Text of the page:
How replication works

For server-to-server or server to/from client replication, the Replicator on one computer calls another Domino® server at scheduled times. By default, the Replicator is loaded at startup. To schedule replication between servers, the servers must be able to connect to each other in order to update replicas. You may need to create Connection documents to enable server connections, depending on your server topology.

As users add, edit, and delete documents in a database, the replicas contain slightly different information until the next time the servers replicate. Because replication transfers only changes to a database, the network traffic, server time, and connection costs are kept to a minimum.

During scheduled replication, by default, the initiating server first pulls changes from the destination server and then pushes changes to the destination server. As an alternative, you can schedule replication so that the initiating server and destination server each pull changes or so that the initiating server pulls changes only or pushes changes only.

You can also use the server commands Pull, Push, and Replicate to initiate replication between servers.

To fully understand replication, you need to be familiar with the information in the topics Guidelines for setting server access to databases and Setting up a database ACL for server-to-server replication in the related links.

  1. Replication is initiated by a server or a workstation in one of the following ways:
    • Replication schedule settings in a Connection document take effect.
    • A replication command to replicate immediately is issued at the server console. The server console commands include Pull, Push, Replicate, and load replica.
    • Settings in a Program document. The Program document starts a new task on the server rather than sending work to an existing task.
    • A replication command to replicate immediately is issued by an end-user working in the Notes® client user interface. This is done from a workstation only, not from a server.
    • Scheduled replication from a Notes® client. This is done from a workstation only.

    The servers authenticate each other by finding a certificate in common and testing to be sure that certificates are authentic.

  2. The Replicator constructs a list of local files to replicate and asks the remote server to find those that have a match with the list of local files.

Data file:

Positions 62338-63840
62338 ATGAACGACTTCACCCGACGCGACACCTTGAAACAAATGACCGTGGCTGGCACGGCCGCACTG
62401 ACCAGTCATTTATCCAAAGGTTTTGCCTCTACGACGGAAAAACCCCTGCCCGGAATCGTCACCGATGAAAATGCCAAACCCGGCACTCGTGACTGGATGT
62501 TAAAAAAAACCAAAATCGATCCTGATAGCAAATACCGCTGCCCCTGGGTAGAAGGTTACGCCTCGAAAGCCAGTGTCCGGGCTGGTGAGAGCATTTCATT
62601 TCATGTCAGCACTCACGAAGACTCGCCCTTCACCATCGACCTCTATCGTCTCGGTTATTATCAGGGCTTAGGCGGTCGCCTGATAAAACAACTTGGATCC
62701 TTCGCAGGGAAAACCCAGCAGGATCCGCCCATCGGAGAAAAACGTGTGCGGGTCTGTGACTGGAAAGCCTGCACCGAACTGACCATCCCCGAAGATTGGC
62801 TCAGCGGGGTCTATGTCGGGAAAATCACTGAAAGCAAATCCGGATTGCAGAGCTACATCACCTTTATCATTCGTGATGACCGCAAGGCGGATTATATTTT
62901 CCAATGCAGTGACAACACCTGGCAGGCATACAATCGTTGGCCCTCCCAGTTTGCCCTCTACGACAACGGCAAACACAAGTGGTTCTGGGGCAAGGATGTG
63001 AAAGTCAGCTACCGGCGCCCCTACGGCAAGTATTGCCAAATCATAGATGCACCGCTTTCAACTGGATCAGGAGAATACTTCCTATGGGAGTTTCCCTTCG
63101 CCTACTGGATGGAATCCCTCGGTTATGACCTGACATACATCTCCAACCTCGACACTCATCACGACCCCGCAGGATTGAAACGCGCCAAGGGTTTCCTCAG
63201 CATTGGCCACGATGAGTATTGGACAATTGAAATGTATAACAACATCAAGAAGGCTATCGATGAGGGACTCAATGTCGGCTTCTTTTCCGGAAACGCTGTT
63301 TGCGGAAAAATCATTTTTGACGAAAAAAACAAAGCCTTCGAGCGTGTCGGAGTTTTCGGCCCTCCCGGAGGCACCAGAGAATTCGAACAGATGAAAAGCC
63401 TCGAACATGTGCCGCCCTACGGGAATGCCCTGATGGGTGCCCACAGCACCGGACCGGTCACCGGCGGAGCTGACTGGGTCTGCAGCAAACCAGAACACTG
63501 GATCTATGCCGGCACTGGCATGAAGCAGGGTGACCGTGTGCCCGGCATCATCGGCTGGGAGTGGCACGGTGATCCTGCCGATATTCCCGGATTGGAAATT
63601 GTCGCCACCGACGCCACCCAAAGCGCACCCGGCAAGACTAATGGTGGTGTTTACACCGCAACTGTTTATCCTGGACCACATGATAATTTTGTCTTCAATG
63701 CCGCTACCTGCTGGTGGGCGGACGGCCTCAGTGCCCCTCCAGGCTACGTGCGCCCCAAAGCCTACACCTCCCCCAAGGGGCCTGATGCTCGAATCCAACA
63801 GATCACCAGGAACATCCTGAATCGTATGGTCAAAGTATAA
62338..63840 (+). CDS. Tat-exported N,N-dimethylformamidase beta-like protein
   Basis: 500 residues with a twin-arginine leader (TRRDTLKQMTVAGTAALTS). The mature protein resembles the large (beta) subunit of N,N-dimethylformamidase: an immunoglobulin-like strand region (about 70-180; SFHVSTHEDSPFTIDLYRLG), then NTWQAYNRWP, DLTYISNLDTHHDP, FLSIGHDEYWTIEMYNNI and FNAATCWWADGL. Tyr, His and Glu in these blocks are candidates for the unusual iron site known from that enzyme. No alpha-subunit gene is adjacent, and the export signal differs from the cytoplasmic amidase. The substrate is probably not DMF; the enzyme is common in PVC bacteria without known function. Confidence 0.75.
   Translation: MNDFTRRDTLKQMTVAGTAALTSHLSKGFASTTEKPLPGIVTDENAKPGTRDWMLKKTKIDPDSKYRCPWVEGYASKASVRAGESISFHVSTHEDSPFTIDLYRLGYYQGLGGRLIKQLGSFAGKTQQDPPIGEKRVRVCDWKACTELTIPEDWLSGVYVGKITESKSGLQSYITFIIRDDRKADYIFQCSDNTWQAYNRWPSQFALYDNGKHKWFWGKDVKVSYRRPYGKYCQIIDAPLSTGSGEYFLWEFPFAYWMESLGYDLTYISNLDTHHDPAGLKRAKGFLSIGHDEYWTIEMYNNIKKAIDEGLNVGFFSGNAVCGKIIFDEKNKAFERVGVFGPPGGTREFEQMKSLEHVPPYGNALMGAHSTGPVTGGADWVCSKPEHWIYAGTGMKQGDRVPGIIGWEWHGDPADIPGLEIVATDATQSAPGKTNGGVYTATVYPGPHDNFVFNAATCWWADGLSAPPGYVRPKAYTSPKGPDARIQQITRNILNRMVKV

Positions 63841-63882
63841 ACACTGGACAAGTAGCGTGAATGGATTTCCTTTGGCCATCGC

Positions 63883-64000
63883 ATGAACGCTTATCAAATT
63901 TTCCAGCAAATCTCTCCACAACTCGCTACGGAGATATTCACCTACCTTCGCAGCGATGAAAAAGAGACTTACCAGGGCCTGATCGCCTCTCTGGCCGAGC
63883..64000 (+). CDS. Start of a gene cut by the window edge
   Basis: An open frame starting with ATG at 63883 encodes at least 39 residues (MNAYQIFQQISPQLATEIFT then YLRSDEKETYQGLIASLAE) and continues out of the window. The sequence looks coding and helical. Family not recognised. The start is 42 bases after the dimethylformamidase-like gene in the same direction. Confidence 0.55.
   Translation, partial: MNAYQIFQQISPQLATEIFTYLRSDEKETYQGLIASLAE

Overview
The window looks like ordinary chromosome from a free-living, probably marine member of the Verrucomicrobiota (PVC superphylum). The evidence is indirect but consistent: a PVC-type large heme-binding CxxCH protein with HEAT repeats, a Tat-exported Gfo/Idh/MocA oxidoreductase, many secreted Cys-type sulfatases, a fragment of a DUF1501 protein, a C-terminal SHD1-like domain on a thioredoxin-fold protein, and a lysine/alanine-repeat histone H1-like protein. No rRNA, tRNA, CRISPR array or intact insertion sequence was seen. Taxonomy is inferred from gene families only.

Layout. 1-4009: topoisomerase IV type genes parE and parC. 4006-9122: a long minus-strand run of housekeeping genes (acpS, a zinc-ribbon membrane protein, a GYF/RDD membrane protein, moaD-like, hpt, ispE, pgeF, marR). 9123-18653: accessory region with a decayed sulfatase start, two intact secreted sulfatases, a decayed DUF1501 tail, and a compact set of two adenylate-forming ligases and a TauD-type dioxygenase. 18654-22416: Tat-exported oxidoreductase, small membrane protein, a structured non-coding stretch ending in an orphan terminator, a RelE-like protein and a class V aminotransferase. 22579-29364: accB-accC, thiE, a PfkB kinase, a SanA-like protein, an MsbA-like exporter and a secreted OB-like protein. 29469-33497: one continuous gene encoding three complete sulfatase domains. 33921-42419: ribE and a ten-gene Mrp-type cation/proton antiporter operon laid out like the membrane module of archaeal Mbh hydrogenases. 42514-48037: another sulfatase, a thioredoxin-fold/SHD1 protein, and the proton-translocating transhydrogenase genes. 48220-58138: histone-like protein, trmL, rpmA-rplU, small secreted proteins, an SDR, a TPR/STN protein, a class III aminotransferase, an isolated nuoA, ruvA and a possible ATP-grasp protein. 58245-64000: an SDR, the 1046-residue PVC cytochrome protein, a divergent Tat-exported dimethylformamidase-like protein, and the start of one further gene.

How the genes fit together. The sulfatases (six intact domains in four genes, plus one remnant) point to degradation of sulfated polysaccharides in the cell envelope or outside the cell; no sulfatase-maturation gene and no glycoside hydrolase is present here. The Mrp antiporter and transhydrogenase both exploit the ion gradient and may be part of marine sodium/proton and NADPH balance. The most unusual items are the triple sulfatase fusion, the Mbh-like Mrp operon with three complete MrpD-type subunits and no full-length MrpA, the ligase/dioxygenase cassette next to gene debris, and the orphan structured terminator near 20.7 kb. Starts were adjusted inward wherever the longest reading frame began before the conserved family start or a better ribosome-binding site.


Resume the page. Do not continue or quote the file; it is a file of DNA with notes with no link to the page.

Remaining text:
Note: If the server initiating the replication cannot connect to the remote server, or if it cannot search the remote server, replication fails.
  3. When the Replicator finds a match, it looks at the replication history to find the last time the replicas replicated. The Replicator uses the history in the local database which is the destination database when "pulling" and is the source database when "pushing." Typically there are two such entries, one for each direction (push/pull).
    • If there is no entry in the replication history, if access rights have changed, or if the selective replication settings have changed, the Replicator has to search all documents in the source database, not just those that have changed since the last replication.
  4. The Replicator searches the source replica for changes that have occurred since the last replication.
    • The Replicator constructs a list of documents in the source database that have changed since the last successful replication. (For a pull, the source is the database on the remote server; for a push, the source is the database on the local server.) The list is restricted by the Selective Replication Settings. The time that the search begins is recorded in the replication history so that succeeding replications do not process changes that have been replicated.
    • If the data in the source database has not changed since last successful replication to the destination database, no replications take place and the replication history is not updated.
  5. Replication between the source database and the destination database occurs. Replication history is updated for replication from source database to destination database. If access is sufficient, replication history for both the source and destination databases is updated.

    If replication is not successful, the replication history is not updated and the next replication will search the same databases again.

See the related topics for information on server console replication commands and on the Program document.